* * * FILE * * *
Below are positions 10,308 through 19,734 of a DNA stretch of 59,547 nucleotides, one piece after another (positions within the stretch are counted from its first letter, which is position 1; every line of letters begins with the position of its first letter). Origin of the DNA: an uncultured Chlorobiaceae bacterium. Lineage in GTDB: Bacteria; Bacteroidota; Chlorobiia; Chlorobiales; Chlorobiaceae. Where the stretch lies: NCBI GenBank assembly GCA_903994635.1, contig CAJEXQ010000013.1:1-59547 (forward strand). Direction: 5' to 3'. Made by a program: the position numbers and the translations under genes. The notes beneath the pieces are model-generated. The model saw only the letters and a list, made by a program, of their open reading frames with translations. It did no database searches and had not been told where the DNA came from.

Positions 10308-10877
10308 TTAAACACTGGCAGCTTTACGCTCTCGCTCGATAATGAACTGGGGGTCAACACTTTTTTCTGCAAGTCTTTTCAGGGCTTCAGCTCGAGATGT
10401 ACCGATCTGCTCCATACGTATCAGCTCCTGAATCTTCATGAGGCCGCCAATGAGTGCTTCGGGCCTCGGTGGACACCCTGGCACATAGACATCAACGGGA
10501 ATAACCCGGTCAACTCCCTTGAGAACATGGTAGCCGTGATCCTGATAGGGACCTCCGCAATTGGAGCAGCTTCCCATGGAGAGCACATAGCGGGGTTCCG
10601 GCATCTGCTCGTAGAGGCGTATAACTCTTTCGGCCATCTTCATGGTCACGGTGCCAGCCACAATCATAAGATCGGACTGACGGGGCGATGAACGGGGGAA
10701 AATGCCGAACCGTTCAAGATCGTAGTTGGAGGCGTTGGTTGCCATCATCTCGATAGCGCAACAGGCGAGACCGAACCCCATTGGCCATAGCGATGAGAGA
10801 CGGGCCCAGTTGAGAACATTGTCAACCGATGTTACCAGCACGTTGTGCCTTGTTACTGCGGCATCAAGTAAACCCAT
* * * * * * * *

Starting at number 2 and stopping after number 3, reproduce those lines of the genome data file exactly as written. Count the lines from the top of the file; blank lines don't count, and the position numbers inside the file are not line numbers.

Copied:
Positions 10308-10877
10308 TTAAACACTGGCAGCTTTACGCTCTCGCTCGATAATGAACTGGGGGTCAACACTTTTTTCTGCAAGTCTTTTCAGGGCTTCAGCTCGAGATGT